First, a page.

Posted by: edibleplanet | September 9, 2010

Earthquake Eating

It is not everyday that you find yourself huddling under a door frame at 4.30 in the morning while the house shakes violently around you in a 7.1 magnitude earthquake. After the shaking had stopped, we found we had no power and were too shook up to go back to bed, especially since large aftershocks kept shaking us anyway.
We are quite well equipped in the cooking without power department. We have a Kovea gas cooker and we also have a cobb oven – because we saw them being used by the Hairy Bikers and coveted one!
The little Kovea gas cooker is great because it is flat and stable, so not affected by aftershocks. In the darkness we boiled our camp kettle on it and made ourselves some very sweet mint tea. It was so nice having something warm and sweet inside on such a cold and scary morning. As dawn broke we decided to make some breakfast and again on the Kovea we a got a big pot of porridge cooking. It was delicious with brown sugar while we decided what to do, now we had no power and no water.
As evening approached we were still without power so we got out the cobb oven. The cobb is great because you can use it both as a grill or top of the stove and then you can put the lid on and use it as an oven. You can use charcoal briquettes for fuel, but we tend to use the recycled coconut husk rounds you can buy to fit in it. The rounds give you two hours cooking time before they lose their heat so it works best if you can cook several courses on it as you go along. There is no smoke, smell or fumes. Just a nice even heat. The cobb was originally designed as a way for people to cook in rural Africa, that was not reliant on electricity, but reduced the risk of out of control fires. They got their name from the abundant corn cobbs in Africa that were used as the fuel.
On our cobb oven, we made a Dutch nasi goreng, a rice dish with spices and vegetables. We had mince in the now not running freezer so we used that to make a satay beef to go on top of the rice. Satay with mince was not something I would have considered before but it turned out to be really tasty. While we ate our dinner, Karl had concocted an eggless (we had run out of them) chocolate pudding that cooked inside the Cobb. We were a bit worried we might have overcooked it but it was fine and a very chocolately, homely pudding. Then to our relief the power came back on.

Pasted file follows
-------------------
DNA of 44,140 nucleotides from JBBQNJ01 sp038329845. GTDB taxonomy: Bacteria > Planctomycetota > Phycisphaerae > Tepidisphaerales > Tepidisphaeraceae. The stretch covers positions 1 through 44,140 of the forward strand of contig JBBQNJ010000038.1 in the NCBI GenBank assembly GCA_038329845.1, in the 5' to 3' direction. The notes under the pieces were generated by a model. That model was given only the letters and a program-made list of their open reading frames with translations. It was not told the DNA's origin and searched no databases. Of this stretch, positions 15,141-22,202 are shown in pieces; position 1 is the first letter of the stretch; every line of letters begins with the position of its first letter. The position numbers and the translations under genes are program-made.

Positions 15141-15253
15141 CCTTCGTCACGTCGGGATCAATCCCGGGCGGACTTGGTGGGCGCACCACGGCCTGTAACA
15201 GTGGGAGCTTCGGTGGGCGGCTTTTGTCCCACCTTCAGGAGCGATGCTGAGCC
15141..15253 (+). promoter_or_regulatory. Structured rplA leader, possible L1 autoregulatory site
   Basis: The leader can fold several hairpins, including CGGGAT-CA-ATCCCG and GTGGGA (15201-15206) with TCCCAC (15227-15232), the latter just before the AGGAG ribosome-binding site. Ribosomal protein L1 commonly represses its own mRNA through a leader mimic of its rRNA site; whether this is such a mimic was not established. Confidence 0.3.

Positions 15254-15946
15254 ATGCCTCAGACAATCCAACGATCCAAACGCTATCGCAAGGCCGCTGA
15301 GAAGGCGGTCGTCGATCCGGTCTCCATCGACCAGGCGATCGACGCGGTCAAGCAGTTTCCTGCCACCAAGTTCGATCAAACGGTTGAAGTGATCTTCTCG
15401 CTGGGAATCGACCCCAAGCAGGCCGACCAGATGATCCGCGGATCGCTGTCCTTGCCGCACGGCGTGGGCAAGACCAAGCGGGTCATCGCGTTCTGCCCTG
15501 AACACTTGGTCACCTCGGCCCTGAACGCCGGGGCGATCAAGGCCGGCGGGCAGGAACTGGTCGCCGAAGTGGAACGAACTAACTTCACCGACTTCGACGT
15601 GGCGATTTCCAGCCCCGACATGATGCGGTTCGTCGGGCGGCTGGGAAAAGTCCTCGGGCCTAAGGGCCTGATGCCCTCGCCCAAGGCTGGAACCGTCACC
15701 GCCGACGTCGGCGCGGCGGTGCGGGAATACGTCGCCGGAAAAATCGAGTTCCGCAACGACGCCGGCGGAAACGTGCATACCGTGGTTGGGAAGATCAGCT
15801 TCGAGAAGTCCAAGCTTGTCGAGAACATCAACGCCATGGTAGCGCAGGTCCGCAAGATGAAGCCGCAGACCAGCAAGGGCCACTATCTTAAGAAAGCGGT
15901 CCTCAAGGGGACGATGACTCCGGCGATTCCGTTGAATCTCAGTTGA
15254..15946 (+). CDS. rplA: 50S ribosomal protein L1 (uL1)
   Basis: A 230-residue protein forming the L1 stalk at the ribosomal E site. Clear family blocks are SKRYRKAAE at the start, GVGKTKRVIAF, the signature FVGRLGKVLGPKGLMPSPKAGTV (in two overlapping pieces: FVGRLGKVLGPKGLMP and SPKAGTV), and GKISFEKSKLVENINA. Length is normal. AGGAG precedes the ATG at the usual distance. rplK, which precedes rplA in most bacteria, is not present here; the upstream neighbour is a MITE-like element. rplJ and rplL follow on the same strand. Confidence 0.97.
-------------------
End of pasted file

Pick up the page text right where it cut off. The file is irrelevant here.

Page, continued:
Hot, tasty food sure makes a difference when your world has been turned upside down.

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Responses

  1. “very sweet mint tea” – now that sounds like just the right medicine after such a fright! We had to wait until the power was restored at around 11am – just in time for elevenses 🙂

    • It’s amazing how hot drinks are so good for morale. It’s a bit the same when you’re tramping, cold and wet. Get a hot cup of tea and it makes everything feel alright again!

  2. I feel for you guys down there as we were sleeping in our tent in Christchurch when the Christmas aftershocks hit. We’d been in big earthquakes before in Japan, but being on the ground was quite an experience. I truly hope that was the last of the big ones for you as I’m sure your nerves are a wee bit shattered.

    Back to the blog, how exciting! I’ve just found you and I love your blog and the idea that you sell the interesting bits from around the world online. We have two of those little cookers you mention (different brands) that we brought back from Japan and we host great hotpot night with them in winter, but I had to look up the Cobb oven. How wonderful! I was wondering where you bought it from.

    Nice to have found you! – Marie

    • We got the Cobb Oven from a place called Burnsco (it’s a marine, boaty place). There are lots of places to buy them in NZ, or you can order them online from Cobb NZ. We love ours and we have cooked some very nice dinners in very remote places 🙂


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